BRITS have been encouraged to stay at home if they are feeling unwell as the Omicron variant gathers pace in the UK.
Professor Tim Spector said people with cold-like symptoms should isolate, at least for the first few days of their illness.
“That’s when you’re most contagious, that’s when you’re most likely to transmit,” the professor of genetic epidemiology at King’s College London told Times Radio.
“Whether it’s a respiratory virus, you’re just giving someone a cold, or you might be giving them Omicron or Delta, then it’s those first few days.
“And so we should really be encouraging people not to come in to the office, not to go to that Christmas party if they’re feeling unwell.
“We want to tell people that if you don’t feel well that day, don’t go out, don’t go to work, work from home, because the start of that sniffle, the start of that sore throat, that headache could be a mild dose of Covid that is just breaking through your vaccine.
“Take a test and then, when the symptoms subside, then they can come out – it doesn’t have to be 10 days but just those first few days are probably the most crucial.
“I think we need to get that message out there if we’re going to really have an impact in the next few weeks.”
Prof Spector, who leads the symptom and outbreak tracking study at ZOE, said at the moment, an estimated 25 to 33 per cent of people who have cold symptoms actually have Covid.
“That’s quite a high rate of people that are currently not even bothered to get a lateral flow test, or getting a PCR test, going to parties and spreading it around,” he said.
“So if that transfers to Omicron then we’re going to be compiling that problem much faster than we would need to.”
Prof Spector said people should not “wait for the loss of smell or taste, fever or persistent cough” – the three Covid symptoms listed by the NHS – to isolate and get tested.
These classic symptoms are the criteria for an NHS test.
But Prof Spector and colleagues have repeatedly shown that people with a positive Covid test show a variety of symptoms which could easily be mistaken for a cold or the flu.
They say people most often report fatigue, headache, a sore throat, runny nose and sneezing, among the classic three signs.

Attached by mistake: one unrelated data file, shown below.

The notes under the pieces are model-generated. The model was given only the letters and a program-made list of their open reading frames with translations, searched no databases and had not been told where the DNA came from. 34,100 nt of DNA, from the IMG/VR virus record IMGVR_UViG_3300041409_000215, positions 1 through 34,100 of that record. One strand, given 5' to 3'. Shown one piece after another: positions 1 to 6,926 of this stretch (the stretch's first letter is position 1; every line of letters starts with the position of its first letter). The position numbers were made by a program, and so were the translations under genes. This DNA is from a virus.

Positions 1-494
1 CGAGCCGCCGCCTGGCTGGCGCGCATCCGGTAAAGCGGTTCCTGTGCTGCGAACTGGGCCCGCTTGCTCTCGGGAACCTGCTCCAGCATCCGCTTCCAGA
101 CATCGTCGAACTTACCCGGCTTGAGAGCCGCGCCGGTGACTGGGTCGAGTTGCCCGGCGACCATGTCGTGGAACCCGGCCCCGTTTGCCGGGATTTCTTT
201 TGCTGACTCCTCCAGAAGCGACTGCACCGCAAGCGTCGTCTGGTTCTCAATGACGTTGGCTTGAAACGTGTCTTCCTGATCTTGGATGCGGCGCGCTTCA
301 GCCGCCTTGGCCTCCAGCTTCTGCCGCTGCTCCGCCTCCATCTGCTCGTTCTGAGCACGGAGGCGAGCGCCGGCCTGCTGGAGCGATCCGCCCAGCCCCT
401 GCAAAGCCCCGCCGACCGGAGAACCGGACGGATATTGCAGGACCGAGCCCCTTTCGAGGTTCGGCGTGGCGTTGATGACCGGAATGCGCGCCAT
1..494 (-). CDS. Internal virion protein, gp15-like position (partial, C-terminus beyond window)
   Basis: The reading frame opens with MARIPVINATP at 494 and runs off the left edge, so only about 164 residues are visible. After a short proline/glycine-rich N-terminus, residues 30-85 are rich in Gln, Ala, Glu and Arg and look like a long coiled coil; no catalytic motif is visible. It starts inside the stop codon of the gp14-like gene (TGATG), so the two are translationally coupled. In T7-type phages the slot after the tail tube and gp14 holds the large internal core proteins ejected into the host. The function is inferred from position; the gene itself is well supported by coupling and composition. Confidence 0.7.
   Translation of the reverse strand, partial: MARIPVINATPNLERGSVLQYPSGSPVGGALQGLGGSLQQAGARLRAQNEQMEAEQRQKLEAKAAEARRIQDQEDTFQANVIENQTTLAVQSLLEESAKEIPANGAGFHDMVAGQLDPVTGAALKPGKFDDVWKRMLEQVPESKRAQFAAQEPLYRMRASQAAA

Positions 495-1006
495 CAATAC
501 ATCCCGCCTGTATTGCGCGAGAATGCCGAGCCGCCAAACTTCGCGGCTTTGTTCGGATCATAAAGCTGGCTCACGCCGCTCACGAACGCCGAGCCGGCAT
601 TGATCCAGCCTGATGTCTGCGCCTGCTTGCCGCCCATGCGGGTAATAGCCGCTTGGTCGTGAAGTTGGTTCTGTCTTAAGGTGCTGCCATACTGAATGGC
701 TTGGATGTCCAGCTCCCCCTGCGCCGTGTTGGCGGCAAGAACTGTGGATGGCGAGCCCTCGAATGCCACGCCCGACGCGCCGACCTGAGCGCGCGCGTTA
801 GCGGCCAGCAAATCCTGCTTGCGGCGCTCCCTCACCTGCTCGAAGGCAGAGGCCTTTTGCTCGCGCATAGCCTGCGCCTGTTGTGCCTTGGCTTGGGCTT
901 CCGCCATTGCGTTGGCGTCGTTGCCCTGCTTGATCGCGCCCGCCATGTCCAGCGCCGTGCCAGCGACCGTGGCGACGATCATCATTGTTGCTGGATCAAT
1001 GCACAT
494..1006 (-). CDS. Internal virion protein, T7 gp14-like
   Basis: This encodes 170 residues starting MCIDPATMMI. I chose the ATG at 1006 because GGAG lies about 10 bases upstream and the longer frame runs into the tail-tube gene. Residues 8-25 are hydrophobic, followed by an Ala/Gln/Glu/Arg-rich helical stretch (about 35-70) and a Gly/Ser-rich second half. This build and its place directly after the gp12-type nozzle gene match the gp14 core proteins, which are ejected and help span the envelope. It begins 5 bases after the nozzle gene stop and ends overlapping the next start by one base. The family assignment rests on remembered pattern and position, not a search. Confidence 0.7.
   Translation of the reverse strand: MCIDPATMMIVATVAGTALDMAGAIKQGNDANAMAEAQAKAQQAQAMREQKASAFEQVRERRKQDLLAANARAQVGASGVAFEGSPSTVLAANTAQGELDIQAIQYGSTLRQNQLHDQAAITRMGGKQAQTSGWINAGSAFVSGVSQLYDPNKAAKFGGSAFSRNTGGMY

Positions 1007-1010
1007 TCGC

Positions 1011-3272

SHOULD I STAY OR SHOULD I GO
Fears around the emergence of Omicron come at a time when people are gearing up for a festive few weeks.
Christmas parties and get-togethers are currently allowed under the Government’s Covid guidance, which is not expected to change.
But ministers have sparked confusion around the rules with some suggesting the public should keep their social contacts limited.
Deputy Prime Minister Dominic Raab said on Sunday he would be having “appropriate drinks at a smaller scale” as he urged employers to show “common sense” when organising Christmas celebrations.
The Prime Minister Boris Johnson has said people do not need to cancel parties or nativity plays, as he comes under pressure to address rumours No10 had a Crimbo bash last December while London was in Tier 3 restrictions.
There are more than 240 confirmed cases of Omicron in the UK. But this is likely an underestimation.
Professor Paul Hunter, from the school of medicine at the University of East Anglia, said there were probably more than 1,000 cases in the UK at the moment.
He told BBC Breakfast there was current concern that Omicron “is spreading rather more quickly than the Delta variant” – still the most dominant strain in the UK.
He added: “How it’s likely to spread in the UK still uncertain, but I think the early signs are that it will probably spread quite quickly and probably start outcompeting Delta and become the dominant variant probably within the next weeks or a month or so at least.”
Professor Paul Hunter suggested today the lead up to Christmas Day would be more dangerous than the day itself.
He told BBC Breakfast: “Often respiratory viruses like Covid spread less rapidly through society while we’re on our Christmas break than they do at other time.
“So personally, I don’t think the primary focus of the Christmas break where you meet with your family on Christmas Day, Boxing Day is under threat.
“Clearly if you’re a vulnerable person, and if you’ve not been vaccinated or you’ve not had your booster then think twice about maybe going to the office party, that sort of thing.
“But in terms of the Christmas Day and surrounding days, I don’t think that is really under threat.”
It comes after Professor Sir David Spiegelhalter said the Omicron variant has struck at "a terrible time" as people crowd indoors for festive celebrations.
The leading statistician from Cambridge University added that the UK is about to enter one of the "highest-risk periods" of the year.
Prof Spiegelhalter said last week that working from home is "known to be an effective measure of halving daily close contacts" and said this "might very well be wheeled out" to fight Omicron.
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